Xiaoling Ang is an Associate Director specialising in consumer financial services, consumer protection, antitrust and labour economics. She chiefly directs matters in the consumer financial services, banking, insurance and finance industries. Xiaoling focuses on applying rigorous economic and econometric methods to these areas, including in regulatory and state attorney general actions, class certification and damages analysis, policy evaluation, cost-benefit analysis and fair lending analysis. Xiaoling has testified and submitted affidavit and expert report testimony in US federal proceedings and has advised clients on consumer financial services compliance issues, including annual percentage rate (APR) and amortisation schedule calculations. Her antitrust-related work includes matters related to fixed-income securities and insurance as well as consumer packaged goods and electronic components. Prior to working in economic consulting, Xiaoling was one of the original economists at the Consumer Financial Protection Bureau (CFPB). At the CFPB, Xiaoling frequently served as the Lead Economist on Bureau initiatives and rulemakings. Before joining the CFPB, she was a Financial Economist at the Federal Deposit Insurance Corporation. Xiaoling’s work has been published in law and economic journals, and she has presented her research at academic and industry conferences. Her academic research includes work on student and mortgage lending, as it relates to behavioural economics, pass through and bankruptcy. She has been awarded various national fellowships, including the National Science Foundation Graduate Research Fellowship and the Statistics Canada Tom Symons Research Fellowship.
Eric Goldberg helps clients tackle regulatory compliance issues that arise in consumer finance with a particular focus on payments and FinTech issues. Previously, Eric was Managing Counsel for Regulations at the Consumer Financial Protection Bureau (CFPB) where he led the Agency’s payments regulatory work. At Akerman, Eric evaluates federal and state regulatory issues that arise for providers of prepaid accounts, money transmission services, credit cards and other lending products, earned wage access services and on FinTech products, such as those involving virtual currency, blockchain and consumer data aggregation. Eric evaluates unfair, deceptive and abusive acts and practices (UDAAP) risk and counsels clients on issues arising under the federal consumer finance laws, the Dodd–Frank and Federal Trade Commission (FTC) Acts, Bank Secrecy Act / Anti-money Laundering (BSA/AML) and state licensing consumer protection laws. While at the CFPB, Eric led rulemakings on prepaid accounts and remittance transfers and was involved in the Agency’s innovation activities. Eric is a frequent writer and speaker on consumer finance issues including on regulators’ innovation and sandbox initiatives.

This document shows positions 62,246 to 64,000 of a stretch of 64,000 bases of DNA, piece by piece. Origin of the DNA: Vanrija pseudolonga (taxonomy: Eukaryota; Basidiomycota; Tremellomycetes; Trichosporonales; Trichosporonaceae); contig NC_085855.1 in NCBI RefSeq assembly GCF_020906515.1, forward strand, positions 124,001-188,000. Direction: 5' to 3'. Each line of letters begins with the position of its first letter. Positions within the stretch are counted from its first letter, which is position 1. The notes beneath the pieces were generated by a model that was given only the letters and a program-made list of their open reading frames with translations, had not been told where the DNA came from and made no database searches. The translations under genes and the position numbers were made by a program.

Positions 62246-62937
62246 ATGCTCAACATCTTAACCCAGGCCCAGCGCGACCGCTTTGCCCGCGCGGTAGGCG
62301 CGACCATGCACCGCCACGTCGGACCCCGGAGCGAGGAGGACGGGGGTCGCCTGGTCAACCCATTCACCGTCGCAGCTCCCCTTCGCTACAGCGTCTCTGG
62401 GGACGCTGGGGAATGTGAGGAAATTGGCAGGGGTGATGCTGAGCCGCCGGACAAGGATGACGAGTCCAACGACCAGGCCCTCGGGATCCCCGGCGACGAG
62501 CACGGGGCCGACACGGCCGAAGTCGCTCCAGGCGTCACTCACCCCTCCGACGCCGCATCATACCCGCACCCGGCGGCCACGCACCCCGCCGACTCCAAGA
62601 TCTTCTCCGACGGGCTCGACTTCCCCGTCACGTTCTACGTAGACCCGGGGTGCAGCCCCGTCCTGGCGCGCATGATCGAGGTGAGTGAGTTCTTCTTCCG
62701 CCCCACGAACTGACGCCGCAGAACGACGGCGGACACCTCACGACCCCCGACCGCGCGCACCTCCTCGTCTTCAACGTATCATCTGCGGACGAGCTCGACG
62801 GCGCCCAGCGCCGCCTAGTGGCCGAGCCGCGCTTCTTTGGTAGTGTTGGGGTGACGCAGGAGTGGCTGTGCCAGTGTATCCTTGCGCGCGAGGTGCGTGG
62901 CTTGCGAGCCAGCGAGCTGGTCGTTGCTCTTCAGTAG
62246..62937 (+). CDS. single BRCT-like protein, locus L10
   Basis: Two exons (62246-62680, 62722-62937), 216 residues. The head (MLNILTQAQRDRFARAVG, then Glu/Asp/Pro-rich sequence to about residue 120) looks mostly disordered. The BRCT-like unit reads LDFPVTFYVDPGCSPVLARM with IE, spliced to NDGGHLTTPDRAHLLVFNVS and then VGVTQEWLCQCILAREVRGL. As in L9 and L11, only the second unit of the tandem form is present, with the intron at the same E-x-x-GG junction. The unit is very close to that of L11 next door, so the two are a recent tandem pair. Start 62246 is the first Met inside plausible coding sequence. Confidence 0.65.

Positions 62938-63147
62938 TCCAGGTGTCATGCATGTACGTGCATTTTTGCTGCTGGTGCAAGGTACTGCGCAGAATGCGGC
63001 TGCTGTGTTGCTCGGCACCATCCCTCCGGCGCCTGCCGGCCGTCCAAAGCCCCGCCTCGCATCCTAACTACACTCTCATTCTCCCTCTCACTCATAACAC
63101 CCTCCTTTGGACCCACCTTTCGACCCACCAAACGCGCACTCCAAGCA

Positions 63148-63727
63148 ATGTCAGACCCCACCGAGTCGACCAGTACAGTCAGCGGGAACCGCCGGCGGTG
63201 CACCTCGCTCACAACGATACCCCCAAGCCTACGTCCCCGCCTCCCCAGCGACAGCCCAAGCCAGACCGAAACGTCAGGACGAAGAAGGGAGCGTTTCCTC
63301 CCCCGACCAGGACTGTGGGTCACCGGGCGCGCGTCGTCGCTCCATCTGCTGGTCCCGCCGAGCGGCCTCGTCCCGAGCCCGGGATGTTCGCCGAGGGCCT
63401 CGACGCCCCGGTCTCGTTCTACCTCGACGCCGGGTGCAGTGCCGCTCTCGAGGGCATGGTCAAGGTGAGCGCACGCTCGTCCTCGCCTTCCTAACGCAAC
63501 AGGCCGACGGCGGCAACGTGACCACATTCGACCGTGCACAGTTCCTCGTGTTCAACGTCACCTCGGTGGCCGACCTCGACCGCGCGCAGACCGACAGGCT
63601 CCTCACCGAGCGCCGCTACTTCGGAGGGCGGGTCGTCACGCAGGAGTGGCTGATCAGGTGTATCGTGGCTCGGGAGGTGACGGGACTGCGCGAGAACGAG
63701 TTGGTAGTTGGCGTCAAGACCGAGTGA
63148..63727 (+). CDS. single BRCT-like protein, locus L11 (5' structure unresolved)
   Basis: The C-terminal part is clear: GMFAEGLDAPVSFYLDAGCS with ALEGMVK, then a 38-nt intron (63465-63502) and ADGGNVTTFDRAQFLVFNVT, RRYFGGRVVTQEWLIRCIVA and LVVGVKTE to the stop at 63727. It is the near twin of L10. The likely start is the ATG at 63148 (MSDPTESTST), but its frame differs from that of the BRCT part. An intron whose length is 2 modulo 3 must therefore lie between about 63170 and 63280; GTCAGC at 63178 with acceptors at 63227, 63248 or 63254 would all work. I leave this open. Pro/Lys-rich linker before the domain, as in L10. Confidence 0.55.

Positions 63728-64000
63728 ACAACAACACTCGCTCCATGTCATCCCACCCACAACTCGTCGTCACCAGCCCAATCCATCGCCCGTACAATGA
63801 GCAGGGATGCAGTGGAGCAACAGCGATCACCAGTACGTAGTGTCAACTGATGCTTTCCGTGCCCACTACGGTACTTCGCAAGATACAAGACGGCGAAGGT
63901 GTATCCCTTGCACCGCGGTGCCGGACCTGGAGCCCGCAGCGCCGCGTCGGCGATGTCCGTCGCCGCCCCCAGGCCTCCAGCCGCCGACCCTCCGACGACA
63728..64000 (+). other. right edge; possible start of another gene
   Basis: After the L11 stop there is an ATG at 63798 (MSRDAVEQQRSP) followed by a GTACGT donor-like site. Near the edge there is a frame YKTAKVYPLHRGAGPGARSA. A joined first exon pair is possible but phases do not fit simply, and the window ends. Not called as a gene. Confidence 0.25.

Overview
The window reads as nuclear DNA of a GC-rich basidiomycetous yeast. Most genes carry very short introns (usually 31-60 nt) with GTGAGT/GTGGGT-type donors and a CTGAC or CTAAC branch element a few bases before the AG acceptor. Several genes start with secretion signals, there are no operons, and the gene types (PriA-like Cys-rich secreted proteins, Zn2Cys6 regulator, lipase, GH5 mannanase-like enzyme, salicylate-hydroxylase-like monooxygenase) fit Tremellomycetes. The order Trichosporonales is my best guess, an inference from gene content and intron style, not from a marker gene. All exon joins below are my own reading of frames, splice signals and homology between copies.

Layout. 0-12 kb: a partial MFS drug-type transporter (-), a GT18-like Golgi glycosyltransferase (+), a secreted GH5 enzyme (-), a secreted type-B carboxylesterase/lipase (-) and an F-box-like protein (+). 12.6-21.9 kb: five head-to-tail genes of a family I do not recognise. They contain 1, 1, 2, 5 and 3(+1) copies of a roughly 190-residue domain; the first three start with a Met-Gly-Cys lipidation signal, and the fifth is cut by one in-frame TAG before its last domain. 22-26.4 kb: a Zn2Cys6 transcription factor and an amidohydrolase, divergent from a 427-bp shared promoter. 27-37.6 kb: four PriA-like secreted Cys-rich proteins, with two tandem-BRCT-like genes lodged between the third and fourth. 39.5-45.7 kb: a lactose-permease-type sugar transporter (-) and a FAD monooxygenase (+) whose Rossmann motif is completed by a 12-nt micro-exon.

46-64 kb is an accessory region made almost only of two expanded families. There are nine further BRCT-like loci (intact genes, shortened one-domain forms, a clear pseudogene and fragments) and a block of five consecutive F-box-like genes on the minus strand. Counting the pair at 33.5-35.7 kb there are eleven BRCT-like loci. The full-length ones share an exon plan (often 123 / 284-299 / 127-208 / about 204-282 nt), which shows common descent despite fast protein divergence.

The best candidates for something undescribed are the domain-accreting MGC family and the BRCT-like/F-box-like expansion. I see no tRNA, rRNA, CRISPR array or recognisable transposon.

Thomas Kearney helps lenders, technology companies and other financial services providers navigate issues arising under financial services laws. Thomas works with clients to operationalise state and federal laws and regulations, ranging from implementing the recent Home Mortgage Disclosure Act (HMDA) amendments to assessing programme compliance with information privacy, data breach and cybersecurity requirements. He counsels FinTechs, RegTechs and vendors on developing and maintaining compliant technology and data systems. Thomas joined Akerman from the Consumer Financial Protection Bureau’s (CFPB) Office of Regulations, where he played a key role developing and drafting multiple mortgage originations related rulemakings. He led the team responsible for the Home Mortgage Disclosure Act rulemakings. He was also substantially involved in the CFPB’s TILA-RESPA Integrated Disclosure (Know Before You Owe) rulemaking and the Ability-to-Repay and Qualified Mortgage rulemakings.